Alastair Campbell gave a bravura performance at the Hutton inquiry, a masterclass in dodging and weaving through tricky questions. The consensus as he left the witness box was that not a glove had been laid on him.
But the Prime Minister's director of communications and strategy must have known that when he returned for the inevitable cross-examination, in a few weeks' time, the going would be much tougher. Serious discrepancies would be highlighted between his evidence and confidential documents released by the inquiry as well as testimony that followed.
This left a strong possibility that Mr Campbell would be the subject of criticism in Lord Hutton's eventual report. And one theory is that by leaving now, he has attempted to avoid the opprobrium of departing as a guilty man.
Mr Campbell had assured the inquiry that he had "no input, output, no involvement" whatsoever in drawing up last September's Iraq weapons dossier. Similarly, he insisted that he played no part in disclosing the identity of Dr David Kelly, the source of the BBC journalist Andrew Gilligan's report about the Government "sexing up" the dossier, to the media.
It took little time for Mr Campbell's defence to unravel. Official papers posted on the Hutton inquiry website showed that he had asked John Scarlett, chairman of the Joint Intelligence Committee (JIC), in charge of compiling the dossier, for no less than 15 changes to the draft dossier a week before its publication on 24 September. This included one affecting the claim that Saddam Hussein could launch a chemical and biological attack within 45 minutes.
The Hutton documents show that Mr Campbell may have misled Parliament as well as the inquiry. After giving his testimony to the Commons Foreign Affairs Select Committee examining the Government's case for war, in June, Mr Campbell admitted asking Mr Scarlett for 11 changes. The letter, leaked to a national newspaper by a Labour MP on the committee, showed that Mr Campbell had not referred to the "45 minutes" threat. Lord Hutton, however, published the original letter Mr Campbell sent to the JIC chairman. It showed that he had, in fact, asked for changes to the supposed "45 minutes threat", and obtained his demand. The draft dossier had stated that Iraq "may be able to deploy chemical or biological weapons within 45 minutes". Mr Campbell complained in his letter that the word "may" was too weak. Mr Scarlett replied that "the language you queried ... had been tightened". The published dossier read: "The Iraqi military are able to deploy these weapons within 45 minutes of a decision to do so."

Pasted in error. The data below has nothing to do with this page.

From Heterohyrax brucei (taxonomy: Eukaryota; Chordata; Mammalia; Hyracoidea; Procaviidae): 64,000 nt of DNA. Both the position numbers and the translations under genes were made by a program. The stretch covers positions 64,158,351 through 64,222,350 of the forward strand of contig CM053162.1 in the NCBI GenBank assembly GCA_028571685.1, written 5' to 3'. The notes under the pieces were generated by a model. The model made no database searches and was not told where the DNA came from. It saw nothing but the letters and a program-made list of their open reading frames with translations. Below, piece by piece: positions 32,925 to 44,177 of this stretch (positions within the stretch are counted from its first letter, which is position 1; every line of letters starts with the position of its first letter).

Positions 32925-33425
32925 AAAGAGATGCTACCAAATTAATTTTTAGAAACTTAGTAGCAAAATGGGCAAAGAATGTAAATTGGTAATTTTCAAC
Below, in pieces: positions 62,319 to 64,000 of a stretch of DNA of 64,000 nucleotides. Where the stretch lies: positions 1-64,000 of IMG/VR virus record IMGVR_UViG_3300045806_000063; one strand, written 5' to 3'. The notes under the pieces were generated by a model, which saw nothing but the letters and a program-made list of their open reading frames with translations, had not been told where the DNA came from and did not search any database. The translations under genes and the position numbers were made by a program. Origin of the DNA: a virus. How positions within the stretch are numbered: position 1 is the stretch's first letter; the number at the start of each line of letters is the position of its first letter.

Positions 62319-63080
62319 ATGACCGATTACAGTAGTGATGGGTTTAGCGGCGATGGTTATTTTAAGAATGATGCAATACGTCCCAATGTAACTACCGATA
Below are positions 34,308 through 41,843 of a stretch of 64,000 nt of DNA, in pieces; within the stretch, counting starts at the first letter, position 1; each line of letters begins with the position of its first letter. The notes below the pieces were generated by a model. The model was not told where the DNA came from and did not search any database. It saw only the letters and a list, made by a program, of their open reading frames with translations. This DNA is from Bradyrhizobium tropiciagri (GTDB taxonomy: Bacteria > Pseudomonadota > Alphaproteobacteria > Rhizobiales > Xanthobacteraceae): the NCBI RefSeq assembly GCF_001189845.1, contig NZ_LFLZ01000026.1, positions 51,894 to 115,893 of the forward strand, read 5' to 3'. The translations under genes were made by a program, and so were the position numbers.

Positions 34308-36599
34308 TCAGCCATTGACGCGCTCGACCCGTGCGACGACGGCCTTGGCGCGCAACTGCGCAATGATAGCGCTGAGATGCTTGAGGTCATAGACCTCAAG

The Hutton documents also revealed that Mr Campbell had prevailed upon the JIC chairman to include a claim in the dossier that Saddam could have a nuclear arsenal within two years.
Mr Scarlett's draft dossier had said that on the eventuality of the United Nations sanctions being lifted Iraq would take five years to produce a weapon but that "this timescale would shorten if Iraq succeeded in obtaining fissile material from abroad".
On 18 September Mr Campbell wrote to Mr Scarlett in an e-mail that he had shown the draft dossier to a woman in his office who found the nuclear section "confusing and unconvincing". Her view was: "It left me thinking there is nothing much to worry about."
To heighten the sense of alarm for his female colleague and the public at large, Mr Campbell sent another e-mail to Mr Scarlett the following day, saying: "I think it would be simpler to have just one clearer section on nuclear lines perhaps on the following lines ...
" 'In these circumstances, the JIC assessed in early 2002 that they could produce nuclear weapons in between one and two years'."
A new draft of the dossier, produced on the same day, stated: "We therefore judge that if Iraq obtained fissile material and other essential components from foreign sources, the timeline for production of nuclear weapons would be shortened and Iraq could produce a nuclear weapon in between one and two years."
Mr Campbell's enthusiasm for exaggerating Iraq's nuclear threat could explain why Downing Street was keen to maintain the allegation that Saddam was trying to buy uranium from Niger, despite the claim being widely dismissed, even by the US administration.
Mr Campbell's claim that he had played no part in Downing Street's activities over the naming of Dr Kelly was disproved by Godric Smith, his own deputy, and the Defence Secretary, Geoff Hoon. During his evidence, pointing the finger of responsibility firmly at Downing Street, the Defence Secretary told the inquiry how Mr Campbell had told him that he wanted to leak Dr Kelly's name to a "friendly" newspaper. Mr Smith, one of the Prime Minister's official spokesmen, told Lord Hutton that he had overheard the conversation. He expressed his reservations to Tom Kelly, Mr Blair's other spokesman, and together they managed to dissuade Mr Campbell from his plan.Reuse content